PASCO, Wash. — Two young moms in the Tri-Cities are accusing a daycare on the Columbia Basin College campus in Pasco of waxing their children's eyebrows.
Both moms say their children appeared normal when dropped off on Thursday morning.
Alyssa Salgado says she noticed the missing patch of hair after picking up her daughter Lilayiah that evening.
"I, like, got a closer look and I saw she was missing her patch of hair because she has a unibrow and she was born like that."
Salgado says she spoke to the daycare's director that night and Friday morning about the missing hair.
She's also reached out to other moms from the daycare, including Glenda Maria Cruz, who also claims her son's unibrow was waxed that same day.
"I tried to touch his face. He doesn't let me touch his face. He says, ‘No, No, stop,’ and it hurts me because that's my baby," says Cruz.
The daycare is run by the Boys and Girls Club of Benton and Franklin Counties.
At this time, the organization is investigating the complaint.
In a statement made Monday, executive director Brian Ace says, "The Boys and Girls Club takes these allegations seriously and will work to support the investigation process."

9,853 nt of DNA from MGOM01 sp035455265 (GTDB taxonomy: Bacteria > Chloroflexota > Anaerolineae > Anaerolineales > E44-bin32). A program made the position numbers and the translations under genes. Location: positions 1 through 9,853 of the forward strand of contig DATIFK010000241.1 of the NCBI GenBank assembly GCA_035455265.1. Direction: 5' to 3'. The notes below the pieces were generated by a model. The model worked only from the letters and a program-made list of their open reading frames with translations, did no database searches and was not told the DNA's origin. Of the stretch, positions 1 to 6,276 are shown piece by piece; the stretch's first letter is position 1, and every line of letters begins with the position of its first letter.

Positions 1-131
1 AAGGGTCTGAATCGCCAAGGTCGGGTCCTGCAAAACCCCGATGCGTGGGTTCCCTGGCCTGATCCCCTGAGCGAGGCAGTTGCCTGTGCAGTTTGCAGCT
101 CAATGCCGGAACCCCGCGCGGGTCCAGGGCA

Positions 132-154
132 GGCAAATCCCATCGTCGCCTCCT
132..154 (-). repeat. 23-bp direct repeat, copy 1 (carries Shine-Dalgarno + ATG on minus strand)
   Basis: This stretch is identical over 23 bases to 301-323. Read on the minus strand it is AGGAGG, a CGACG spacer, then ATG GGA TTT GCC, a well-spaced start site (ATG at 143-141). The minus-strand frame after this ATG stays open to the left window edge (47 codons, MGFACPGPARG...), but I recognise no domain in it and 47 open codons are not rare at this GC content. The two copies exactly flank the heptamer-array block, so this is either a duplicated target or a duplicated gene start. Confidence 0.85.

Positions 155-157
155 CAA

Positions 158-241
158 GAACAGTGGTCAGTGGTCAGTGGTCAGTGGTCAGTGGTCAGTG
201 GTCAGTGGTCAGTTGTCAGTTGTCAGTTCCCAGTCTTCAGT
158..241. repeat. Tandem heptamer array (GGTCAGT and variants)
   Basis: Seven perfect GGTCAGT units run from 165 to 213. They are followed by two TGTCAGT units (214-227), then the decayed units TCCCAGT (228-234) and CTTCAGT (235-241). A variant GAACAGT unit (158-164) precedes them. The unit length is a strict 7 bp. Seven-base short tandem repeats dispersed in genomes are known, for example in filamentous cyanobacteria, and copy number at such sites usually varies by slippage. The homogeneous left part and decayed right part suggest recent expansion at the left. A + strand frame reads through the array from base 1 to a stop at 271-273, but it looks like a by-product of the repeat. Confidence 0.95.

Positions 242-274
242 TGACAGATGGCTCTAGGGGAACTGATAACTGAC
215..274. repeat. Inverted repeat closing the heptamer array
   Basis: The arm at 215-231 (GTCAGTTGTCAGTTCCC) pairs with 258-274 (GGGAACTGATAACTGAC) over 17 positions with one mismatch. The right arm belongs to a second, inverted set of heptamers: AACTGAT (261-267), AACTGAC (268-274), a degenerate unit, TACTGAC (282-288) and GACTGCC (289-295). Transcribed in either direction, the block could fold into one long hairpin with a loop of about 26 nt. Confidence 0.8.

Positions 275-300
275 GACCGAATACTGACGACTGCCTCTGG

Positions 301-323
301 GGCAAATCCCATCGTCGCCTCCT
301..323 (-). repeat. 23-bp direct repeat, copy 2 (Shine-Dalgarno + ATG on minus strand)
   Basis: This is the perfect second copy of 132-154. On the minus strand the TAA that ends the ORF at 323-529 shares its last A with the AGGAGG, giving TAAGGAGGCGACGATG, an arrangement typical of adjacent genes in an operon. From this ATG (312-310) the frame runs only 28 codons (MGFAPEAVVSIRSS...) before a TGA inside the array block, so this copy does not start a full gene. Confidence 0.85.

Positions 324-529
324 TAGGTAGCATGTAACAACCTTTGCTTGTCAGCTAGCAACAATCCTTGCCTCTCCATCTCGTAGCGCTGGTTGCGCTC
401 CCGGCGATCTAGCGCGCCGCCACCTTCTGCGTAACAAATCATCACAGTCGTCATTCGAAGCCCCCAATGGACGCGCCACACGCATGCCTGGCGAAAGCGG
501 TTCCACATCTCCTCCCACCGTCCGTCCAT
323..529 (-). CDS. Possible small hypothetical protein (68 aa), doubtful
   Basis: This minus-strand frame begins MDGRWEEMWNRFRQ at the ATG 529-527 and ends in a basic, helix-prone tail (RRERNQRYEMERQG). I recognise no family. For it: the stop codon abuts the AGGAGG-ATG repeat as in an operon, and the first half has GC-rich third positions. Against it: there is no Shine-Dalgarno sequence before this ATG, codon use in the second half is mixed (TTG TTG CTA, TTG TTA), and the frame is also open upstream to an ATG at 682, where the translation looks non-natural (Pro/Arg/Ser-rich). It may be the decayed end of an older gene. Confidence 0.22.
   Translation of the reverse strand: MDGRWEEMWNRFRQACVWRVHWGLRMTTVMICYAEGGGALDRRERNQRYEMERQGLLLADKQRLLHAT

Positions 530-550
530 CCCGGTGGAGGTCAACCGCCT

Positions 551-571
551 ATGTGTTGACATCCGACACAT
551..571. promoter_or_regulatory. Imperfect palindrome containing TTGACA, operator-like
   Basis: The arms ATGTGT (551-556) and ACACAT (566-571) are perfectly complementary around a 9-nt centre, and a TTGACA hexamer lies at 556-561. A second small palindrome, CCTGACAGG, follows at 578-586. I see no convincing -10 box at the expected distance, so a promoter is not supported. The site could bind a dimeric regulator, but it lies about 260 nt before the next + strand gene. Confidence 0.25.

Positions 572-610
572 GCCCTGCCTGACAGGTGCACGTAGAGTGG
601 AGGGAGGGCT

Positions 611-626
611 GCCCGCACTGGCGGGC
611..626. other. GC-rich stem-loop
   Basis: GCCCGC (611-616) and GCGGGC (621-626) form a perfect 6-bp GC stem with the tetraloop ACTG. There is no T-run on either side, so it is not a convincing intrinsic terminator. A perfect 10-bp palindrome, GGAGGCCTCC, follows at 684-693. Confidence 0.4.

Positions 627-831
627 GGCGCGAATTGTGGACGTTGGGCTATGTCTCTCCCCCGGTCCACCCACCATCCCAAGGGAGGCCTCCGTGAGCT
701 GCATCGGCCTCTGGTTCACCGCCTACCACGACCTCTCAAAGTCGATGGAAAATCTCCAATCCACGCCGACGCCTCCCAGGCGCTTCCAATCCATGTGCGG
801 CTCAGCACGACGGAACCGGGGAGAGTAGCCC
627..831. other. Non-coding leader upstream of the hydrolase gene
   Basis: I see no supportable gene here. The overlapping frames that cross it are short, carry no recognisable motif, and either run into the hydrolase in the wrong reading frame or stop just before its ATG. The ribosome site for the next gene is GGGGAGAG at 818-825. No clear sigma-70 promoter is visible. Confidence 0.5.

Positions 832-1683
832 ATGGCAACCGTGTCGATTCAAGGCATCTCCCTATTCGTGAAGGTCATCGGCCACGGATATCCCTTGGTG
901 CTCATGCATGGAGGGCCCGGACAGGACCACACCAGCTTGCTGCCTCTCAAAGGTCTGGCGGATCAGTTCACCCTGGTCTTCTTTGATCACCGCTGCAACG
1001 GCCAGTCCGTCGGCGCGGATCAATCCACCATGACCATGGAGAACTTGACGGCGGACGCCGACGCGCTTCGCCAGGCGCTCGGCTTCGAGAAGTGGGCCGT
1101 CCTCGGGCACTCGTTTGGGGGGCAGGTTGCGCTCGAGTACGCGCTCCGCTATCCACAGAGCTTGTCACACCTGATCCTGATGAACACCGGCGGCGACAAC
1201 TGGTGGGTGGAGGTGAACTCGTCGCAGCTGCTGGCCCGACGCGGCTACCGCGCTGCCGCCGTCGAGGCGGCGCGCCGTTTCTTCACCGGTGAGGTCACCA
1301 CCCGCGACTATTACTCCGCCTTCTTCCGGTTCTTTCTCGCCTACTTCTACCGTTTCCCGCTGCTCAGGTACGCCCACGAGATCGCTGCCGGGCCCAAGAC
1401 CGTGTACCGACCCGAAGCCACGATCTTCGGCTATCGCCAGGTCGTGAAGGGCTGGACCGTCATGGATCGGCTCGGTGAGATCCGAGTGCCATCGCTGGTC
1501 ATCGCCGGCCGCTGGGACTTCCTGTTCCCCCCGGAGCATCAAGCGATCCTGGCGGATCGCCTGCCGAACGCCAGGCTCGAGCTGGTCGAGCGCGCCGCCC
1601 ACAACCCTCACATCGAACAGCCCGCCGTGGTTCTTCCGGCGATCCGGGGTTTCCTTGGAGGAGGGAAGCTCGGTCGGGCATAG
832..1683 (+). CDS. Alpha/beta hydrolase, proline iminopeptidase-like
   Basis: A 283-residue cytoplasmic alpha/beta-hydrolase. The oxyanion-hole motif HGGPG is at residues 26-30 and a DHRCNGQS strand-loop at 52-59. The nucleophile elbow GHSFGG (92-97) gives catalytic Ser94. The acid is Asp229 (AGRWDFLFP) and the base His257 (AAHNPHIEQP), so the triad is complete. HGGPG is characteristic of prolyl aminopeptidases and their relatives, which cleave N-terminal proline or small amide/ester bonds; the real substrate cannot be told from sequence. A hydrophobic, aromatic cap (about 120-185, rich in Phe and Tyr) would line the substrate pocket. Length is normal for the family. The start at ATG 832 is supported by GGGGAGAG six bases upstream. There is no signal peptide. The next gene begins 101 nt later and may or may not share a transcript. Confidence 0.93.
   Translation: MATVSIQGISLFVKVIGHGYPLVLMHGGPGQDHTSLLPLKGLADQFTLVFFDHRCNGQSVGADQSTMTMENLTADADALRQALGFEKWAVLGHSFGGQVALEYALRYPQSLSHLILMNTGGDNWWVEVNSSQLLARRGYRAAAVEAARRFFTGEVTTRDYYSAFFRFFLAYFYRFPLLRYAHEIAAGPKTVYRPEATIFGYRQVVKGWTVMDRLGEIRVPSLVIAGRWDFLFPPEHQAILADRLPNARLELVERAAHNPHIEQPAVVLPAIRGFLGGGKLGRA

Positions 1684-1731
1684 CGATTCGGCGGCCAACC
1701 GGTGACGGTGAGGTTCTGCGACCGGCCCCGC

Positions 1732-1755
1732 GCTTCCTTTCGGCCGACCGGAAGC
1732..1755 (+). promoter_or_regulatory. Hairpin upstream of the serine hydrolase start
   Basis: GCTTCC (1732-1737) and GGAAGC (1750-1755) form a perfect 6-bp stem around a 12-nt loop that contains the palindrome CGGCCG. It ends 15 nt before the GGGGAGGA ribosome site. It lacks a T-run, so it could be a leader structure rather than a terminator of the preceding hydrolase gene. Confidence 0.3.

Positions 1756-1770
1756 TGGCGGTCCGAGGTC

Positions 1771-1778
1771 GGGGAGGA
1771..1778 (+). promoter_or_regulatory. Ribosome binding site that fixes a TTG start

CBC also posted about the complaint on Facebook this weekend, saying the Boys and Girls Club, Pasco School District, and CBC take these allegations seriously and will work together to support the investigation process.
Salgado says she's glad the complaints are being taken seriously.
“I hope that they figure out who did that do my daughter."
At this time, both Salgado and Cruz have taken their children out of the daycare.
Salgado also took her daughter to a doctor's appointment on Monday. She received a doctor's letter that documents the state of her daughter's eyebrows, which says that "on exam, Lilayiah has a patch of hair lost between her eyebrows." The letter goes on to say that she does recall the toddler having hair between her eyebrows during other visits.
In addition, the Washington State Department of Early Learning is investigating the report, which included a site visit on Monday.
Officials say the estimated timeline for the investigation varies from case to case, but will likely take no longer than 30 days.
This story was originally published by KEPR-TV.